With half the journey complete, it was time to turn around and head home, this time hacking cross-country rather than using motorways. From Swaffham, we skipped across to Huntingdon, then past Northampton, down to Bicester and across the Cotswolds to Cheltenham, before picking up the M5 for a short blast back to Bristol. A whisker under 500 miles in total.

The Micra simply didn’t miss a beat. It rode well (at least until I hit anything larger than Petri dish), it was comfortable, visibility was excellent, the unassisted steering and lively handling made it a giggle along B-roads, the 16-valve petrol engine was as sweet as anything and the gearshift was tight and direct. Aside from the clutch bite point being very high, there was no sign whatsoever that P289 BUX might be about to expire. I bet I could run it for 10 months, let the MOT lapse, sell it for parts and make back a good chunk of my £200.

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But we have bigger plans for it. To find out exactly how tough a 22-year- old Nissan Micra is, we’re taking it grass-track racing. Stay tuned...

Bangernomics in action: 

I’m often asked whether it is still possible to practise hardcore Bangernomics. You know, buy a car for a couple of hundred quid and actually use it. Well, right now I am looking at exhibit A and that’s Dan’s magnificent Micra.

This everyday hero has just been driven halfway across the country so that I can kick the tyres and it is hard not to be very impressed. It is, of course, cosmetically compromised on the outside with fading red paint, some rust on the arches and cracked front bumpers, but none of that stops it working. There is some underseal slapped on the sills, which suggests that structural rot will get it eventually, but not just yet. What keeps the Micra moving is the powerhouse 16-valve engine under the crumbly bonnet. No leaks, no drama, no issues – just an utterly reliable buzzbox.

The interior is a testament to the power of seat covers. It is comfortably hard-plastic 1990s in there and proof that a six-figure mileage does not necessarily mean trashed surroundings.

Dan’s followed all the fairly fluid, golden rules of Bangernomics and got it right. If you are careful, you can buy a cheap, characterful banger.

This article was originally published on 6 October 2018. We're revisiting some of Autocar's most popular features to provide engaging content in these challenging times. 

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Nissan Micra review

James Ruppert: the best used car alternatives to buying on finance

James Ruppert: the best budget mile-eaters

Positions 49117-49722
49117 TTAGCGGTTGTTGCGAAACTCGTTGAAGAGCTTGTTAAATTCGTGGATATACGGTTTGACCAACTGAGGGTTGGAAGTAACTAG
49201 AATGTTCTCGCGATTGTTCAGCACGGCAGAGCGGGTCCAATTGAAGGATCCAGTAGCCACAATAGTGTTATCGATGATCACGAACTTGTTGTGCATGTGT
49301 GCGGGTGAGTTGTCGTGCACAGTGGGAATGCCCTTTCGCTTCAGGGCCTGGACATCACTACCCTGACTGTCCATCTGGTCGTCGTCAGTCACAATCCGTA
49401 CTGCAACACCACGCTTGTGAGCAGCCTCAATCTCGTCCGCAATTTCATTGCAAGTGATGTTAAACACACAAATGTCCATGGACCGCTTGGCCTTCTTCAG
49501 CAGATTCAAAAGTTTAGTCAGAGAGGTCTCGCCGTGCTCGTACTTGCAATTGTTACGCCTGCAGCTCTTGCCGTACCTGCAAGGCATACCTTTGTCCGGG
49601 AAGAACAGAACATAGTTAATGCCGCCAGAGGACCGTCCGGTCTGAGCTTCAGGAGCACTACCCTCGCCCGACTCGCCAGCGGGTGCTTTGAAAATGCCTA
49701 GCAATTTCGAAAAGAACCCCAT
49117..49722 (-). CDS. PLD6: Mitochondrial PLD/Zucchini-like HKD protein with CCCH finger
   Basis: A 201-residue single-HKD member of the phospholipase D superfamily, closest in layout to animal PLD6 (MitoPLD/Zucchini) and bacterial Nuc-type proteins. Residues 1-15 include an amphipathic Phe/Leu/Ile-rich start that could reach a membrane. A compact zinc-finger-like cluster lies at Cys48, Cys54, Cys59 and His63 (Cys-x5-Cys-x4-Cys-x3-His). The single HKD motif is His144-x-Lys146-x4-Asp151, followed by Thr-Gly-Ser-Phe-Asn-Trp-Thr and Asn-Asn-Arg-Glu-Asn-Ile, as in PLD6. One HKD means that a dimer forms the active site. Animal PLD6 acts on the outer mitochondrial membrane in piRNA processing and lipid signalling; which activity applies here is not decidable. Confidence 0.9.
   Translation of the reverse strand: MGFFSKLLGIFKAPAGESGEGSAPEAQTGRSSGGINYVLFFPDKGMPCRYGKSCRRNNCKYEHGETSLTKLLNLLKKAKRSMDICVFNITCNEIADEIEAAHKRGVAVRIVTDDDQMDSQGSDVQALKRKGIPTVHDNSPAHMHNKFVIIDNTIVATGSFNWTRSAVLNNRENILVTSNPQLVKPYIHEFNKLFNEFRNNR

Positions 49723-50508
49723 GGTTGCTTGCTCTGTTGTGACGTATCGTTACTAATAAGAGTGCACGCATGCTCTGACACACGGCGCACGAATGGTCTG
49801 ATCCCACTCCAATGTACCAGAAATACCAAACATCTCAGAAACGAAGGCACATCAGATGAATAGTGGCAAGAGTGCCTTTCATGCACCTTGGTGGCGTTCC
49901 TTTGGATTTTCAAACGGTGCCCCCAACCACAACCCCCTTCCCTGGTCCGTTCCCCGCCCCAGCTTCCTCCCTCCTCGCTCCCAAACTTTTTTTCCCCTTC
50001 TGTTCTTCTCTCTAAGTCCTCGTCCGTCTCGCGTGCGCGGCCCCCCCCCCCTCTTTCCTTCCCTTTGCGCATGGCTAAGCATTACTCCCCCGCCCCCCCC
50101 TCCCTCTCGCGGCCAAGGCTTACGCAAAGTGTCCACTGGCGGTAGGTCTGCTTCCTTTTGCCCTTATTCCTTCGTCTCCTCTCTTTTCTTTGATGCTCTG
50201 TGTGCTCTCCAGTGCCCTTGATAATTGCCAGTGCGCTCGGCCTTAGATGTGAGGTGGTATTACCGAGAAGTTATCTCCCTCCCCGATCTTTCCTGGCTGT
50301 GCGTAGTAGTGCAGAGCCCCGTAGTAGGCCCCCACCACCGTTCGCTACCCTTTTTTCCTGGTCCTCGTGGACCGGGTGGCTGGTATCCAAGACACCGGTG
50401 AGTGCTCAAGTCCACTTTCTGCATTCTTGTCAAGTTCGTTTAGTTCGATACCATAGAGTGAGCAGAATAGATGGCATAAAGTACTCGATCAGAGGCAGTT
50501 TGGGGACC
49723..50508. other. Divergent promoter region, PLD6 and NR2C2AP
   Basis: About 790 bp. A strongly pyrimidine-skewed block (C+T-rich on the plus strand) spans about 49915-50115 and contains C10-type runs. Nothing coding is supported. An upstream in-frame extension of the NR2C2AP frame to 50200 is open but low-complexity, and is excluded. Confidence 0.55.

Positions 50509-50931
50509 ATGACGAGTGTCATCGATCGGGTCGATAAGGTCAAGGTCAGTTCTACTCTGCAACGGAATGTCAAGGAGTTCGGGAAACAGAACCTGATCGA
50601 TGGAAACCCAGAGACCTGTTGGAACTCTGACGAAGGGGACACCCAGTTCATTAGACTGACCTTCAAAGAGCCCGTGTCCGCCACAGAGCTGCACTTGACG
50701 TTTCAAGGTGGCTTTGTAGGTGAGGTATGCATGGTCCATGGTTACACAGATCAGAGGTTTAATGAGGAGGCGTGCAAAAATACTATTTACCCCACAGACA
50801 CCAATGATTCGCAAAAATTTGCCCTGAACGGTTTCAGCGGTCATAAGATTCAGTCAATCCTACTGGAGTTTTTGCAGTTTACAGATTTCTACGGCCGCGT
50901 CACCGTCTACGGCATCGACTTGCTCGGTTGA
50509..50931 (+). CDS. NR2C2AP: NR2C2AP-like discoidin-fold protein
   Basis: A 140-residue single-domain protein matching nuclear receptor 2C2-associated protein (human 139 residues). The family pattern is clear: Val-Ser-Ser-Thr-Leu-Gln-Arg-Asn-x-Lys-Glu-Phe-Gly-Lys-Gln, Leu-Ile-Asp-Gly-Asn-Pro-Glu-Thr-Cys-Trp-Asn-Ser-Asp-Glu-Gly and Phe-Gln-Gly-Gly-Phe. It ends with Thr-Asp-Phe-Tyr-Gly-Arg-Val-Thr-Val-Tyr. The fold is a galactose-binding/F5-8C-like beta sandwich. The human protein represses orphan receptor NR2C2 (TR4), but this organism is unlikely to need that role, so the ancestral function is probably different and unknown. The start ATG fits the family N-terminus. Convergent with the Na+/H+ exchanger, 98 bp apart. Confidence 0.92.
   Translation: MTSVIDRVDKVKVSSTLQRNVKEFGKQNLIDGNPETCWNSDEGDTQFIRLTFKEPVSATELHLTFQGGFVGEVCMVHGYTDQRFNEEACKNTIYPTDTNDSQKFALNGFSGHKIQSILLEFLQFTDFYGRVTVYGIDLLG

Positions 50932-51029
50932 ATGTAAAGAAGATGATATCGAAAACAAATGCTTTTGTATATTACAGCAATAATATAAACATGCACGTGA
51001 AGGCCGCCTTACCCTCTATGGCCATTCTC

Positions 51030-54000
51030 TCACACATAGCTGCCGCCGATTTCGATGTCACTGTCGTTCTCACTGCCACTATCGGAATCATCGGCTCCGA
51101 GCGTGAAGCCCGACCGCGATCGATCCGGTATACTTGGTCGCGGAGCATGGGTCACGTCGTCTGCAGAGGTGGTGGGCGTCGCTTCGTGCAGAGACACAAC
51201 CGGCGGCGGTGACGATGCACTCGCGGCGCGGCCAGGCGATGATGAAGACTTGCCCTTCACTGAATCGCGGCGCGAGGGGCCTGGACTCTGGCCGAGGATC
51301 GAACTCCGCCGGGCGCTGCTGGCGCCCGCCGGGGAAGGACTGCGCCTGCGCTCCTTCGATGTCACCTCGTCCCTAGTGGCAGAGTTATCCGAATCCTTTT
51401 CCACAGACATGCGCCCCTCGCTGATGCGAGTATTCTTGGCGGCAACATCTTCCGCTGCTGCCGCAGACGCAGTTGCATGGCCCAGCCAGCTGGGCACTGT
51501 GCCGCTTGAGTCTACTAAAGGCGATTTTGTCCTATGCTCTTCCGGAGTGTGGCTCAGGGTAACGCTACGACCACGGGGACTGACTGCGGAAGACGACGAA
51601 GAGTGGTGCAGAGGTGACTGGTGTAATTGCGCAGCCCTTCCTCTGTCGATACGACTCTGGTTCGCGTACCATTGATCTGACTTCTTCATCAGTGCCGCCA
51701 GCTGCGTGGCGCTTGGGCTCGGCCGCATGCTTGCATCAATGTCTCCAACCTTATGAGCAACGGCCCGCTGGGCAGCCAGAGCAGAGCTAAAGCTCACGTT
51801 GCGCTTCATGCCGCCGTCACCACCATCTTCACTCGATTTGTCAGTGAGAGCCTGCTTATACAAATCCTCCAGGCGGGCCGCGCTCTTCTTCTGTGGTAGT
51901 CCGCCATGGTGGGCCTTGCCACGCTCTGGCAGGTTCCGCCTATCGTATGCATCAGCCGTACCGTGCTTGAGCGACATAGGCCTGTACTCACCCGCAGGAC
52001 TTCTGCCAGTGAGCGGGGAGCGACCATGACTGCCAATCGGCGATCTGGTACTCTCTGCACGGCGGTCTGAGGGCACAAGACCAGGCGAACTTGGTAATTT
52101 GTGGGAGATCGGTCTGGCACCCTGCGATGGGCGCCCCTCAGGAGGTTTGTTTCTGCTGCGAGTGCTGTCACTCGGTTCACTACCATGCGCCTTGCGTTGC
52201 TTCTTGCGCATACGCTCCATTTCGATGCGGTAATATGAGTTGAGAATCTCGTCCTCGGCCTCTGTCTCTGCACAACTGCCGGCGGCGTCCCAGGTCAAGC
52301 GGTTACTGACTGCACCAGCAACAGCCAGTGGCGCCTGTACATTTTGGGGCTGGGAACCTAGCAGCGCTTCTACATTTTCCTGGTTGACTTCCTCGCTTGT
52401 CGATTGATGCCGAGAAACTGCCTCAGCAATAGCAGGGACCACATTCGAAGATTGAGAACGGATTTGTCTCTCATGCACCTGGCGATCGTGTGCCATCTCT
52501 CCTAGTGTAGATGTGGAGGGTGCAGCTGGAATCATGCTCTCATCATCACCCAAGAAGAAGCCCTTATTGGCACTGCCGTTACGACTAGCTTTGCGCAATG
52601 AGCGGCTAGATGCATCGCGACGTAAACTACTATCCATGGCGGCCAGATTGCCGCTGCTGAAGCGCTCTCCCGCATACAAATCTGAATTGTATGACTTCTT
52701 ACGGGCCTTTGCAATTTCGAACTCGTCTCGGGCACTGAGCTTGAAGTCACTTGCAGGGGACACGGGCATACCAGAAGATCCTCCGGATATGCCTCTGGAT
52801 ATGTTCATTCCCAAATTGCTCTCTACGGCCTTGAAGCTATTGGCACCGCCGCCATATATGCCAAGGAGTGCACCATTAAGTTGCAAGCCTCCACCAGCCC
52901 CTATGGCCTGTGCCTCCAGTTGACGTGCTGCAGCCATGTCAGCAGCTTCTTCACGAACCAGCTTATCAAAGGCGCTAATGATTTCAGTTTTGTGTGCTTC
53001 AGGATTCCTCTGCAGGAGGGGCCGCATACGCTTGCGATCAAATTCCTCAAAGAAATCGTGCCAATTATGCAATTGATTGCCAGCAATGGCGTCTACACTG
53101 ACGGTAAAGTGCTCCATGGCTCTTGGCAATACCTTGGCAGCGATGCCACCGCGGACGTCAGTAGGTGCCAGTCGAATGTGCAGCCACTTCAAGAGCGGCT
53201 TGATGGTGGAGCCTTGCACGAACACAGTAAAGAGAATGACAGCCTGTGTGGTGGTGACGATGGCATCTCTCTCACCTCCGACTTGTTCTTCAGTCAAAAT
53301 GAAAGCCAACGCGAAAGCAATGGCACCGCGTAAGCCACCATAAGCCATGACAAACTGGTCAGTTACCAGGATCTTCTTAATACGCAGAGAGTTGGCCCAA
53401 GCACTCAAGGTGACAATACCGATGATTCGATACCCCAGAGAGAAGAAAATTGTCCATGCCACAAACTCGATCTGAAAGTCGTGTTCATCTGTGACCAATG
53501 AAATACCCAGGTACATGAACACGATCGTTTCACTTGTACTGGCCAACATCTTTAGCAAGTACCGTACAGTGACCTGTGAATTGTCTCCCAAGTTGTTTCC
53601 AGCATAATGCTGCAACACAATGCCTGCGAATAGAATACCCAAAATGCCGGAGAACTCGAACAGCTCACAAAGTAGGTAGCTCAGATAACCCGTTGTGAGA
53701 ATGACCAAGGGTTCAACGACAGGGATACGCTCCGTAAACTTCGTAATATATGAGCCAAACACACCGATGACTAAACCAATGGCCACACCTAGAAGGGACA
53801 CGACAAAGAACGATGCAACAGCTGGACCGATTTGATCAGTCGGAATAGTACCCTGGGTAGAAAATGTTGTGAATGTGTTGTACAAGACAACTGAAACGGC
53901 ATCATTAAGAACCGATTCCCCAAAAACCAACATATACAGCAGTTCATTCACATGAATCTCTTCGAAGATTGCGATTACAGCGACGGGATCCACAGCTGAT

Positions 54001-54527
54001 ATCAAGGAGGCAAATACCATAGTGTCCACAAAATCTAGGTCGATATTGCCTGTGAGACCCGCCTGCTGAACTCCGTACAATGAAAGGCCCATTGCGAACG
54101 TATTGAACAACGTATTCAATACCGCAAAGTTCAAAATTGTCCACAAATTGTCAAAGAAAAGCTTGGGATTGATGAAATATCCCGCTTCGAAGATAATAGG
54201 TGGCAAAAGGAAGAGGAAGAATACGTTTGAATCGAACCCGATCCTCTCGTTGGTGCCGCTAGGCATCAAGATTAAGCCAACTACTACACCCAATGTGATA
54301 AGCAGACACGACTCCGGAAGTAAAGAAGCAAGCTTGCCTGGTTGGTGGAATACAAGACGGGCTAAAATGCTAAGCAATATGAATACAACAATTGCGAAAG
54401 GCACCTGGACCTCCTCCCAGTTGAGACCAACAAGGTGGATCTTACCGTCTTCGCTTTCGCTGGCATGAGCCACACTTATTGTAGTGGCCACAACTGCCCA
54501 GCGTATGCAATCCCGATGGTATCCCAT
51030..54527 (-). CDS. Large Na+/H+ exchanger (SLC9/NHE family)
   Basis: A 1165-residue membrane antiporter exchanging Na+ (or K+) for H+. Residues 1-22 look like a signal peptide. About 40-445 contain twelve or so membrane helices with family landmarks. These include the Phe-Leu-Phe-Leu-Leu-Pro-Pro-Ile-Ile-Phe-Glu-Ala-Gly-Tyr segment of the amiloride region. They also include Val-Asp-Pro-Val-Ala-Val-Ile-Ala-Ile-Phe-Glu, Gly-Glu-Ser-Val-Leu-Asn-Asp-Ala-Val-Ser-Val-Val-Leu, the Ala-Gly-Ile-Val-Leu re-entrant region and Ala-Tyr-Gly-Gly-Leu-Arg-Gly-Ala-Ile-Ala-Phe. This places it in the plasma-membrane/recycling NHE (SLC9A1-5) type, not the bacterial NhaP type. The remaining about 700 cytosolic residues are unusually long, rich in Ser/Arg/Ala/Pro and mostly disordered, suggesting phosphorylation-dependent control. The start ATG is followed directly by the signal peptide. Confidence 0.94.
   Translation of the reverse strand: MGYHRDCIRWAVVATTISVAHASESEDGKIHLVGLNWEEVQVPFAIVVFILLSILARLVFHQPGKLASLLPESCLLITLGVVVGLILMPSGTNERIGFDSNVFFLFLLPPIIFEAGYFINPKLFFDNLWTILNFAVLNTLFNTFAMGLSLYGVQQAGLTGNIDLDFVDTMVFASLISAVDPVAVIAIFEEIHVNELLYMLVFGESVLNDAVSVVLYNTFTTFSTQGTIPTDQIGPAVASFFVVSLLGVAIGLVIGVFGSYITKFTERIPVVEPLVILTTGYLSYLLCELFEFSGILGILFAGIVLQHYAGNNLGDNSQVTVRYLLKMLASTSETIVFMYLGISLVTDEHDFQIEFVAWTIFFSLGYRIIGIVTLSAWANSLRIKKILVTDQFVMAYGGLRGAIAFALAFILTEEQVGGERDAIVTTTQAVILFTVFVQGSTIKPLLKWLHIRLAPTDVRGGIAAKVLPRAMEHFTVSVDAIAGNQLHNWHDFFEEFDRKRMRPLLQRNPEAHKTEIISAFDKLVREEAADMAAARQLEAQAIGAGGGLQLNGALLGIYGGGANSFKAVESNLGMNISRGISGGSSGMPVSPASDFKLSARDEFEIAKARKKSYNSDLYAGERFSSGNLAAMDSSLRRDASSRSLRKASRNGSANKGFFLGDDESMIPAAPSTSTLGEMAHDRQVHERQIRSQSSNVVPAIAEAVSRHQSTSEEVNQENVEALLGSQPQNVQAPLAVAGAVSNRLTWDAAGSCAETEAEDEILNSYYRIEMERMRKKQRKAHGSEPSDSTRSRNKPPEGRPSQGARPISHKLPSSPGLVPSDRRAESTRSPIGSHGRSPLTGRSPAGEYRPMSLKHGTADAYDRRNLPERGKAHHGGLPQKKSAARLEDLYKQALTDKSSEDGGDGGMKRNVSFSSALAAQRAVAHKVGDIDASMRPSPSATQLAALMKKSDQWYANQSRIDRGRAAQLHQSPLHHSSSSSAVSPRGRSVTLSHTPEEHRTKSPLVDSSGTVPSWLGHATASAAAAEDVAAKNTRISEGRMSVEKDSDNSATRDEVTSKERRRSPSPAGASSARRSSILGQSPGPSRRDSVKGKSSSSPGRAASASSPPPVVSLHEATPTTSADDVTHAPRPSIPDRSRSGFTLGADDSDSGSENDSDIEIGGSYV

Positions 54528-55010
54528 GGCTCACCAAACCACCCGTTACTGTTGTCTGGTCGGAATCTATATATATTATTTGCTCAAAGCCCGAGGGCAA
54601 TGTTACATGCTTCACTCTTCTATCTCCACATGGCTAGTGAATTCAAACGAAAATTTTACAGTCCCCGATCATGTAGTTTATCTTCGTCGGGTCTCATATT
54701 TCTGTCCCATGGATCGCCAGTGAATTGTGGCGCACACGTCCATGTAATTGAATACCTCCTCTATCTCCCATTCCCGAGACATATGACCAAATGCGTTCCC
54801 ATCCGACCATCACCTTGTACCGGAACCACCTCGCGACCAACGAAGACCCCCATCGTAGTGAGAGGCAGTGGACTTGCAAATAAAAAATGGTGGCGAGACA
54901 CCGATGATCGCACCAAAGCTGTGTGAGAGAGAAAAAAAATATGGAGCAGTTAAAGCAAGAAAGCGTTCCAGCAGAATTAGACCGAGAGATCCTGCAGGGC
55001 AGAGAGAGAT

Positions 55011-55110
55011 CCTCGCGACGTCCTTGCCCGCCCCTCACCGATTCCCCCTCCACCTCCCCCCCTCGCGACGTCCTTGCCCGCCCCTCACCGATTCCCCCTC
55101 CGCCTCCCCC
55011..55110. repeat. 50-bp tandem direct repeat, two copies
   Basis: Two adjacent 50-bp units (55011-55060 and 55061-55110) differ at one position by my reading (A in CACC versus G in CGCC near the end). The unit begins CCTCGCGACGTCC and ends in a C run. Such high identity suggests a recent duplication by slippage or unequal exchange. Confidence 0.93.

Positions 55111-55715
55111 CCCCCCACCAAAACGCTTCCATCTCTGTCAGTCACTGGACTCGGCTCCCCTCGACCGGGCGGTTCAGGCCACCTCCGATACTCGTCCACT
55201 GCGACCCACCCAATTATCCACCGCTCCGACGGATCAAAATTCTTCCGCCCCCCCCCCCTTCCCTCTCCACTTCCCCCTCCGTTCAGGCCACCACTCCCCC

Join the debate



6 October 2018
There is a whole forum and own little world of people dedicated to running "unloved" cars. It's called

The reason this car was so cheap is because it's unfashionable and older. Those reasons don't make a car not be a car still. It's amazing how many perfectly good cars get thrown away as they're deemed worthless. UK used car prices are ridiculously low - especially compared to the rest of Europe.

Infact we have a thread dedicated to £200 and less cars for sale around the web. Found here:£200-the-cheapest-of-cheap-shite-thread/page-24

6 October 2018

It comes up £575 retail and £50 trade on CAP so you've done well at £200. 

6 October 2018
pitfield wrote:

It comes up £575 retail and £50 trade on CAP so you've done well at £200. 

Yeah, but he wouldnt get that for it without sorting the cosmetic stuff.

6 October 2018

There is a real pleasure to be had by keeping a banger on the road - especially in heavy traffic, when you look around at your fellow motorists and realise that running a £100k luxo SUV does not make you immune to congestion.

6 October 2018

At Reading, it took £42 in unleaded and in a matter of moments the car’s value rocketed by 20%.

6 October 2018

 I take my metaphorical Hat off to People who run Cars like these, only goes to show, if you just want transport to get you from A to B and you don’t care what make or how it looks then buying a runner for £200.00 and running it till it’s M.O.T fun’s out is the way to go, plus, as said selling it for parts might get you your money back!, a win win then?

6 October 2018

Engineer's cars.

6 October 2018

The amount of these little cars, there is a P plate running daily round here, is amazing, so many get passed on to siblings and then back as second cars, the engines are what we would would all like in the reliability stakes, bomb proof.

Sadly Nissan like all other manufacturers cannot seem to keep the size down and all subsequent models get bigger and bigger and negate the whole point of these cars.

6 October 2018

Better to spend a little more on a later Micra with power steering. If you are used to newer cars the un-assisted steering on early Micras comes as a shock.

6 October 2018

I bought a 1998 Micra from the wonderful Facebook Marketplace for £250 earlier this year. 1.3 GX which means electric windows, a sunroof, heated rear windscreen. Automatic with just 38K on the clocks.

Massive dent down the side, filled with all kinds of 'chinese' car accessories, lots of scrapes over the body and a broken radio. But with 1 years MOT, and it drives wonderfully - I took it.

Never faulted me, great little car - even towed an MR-2 with it!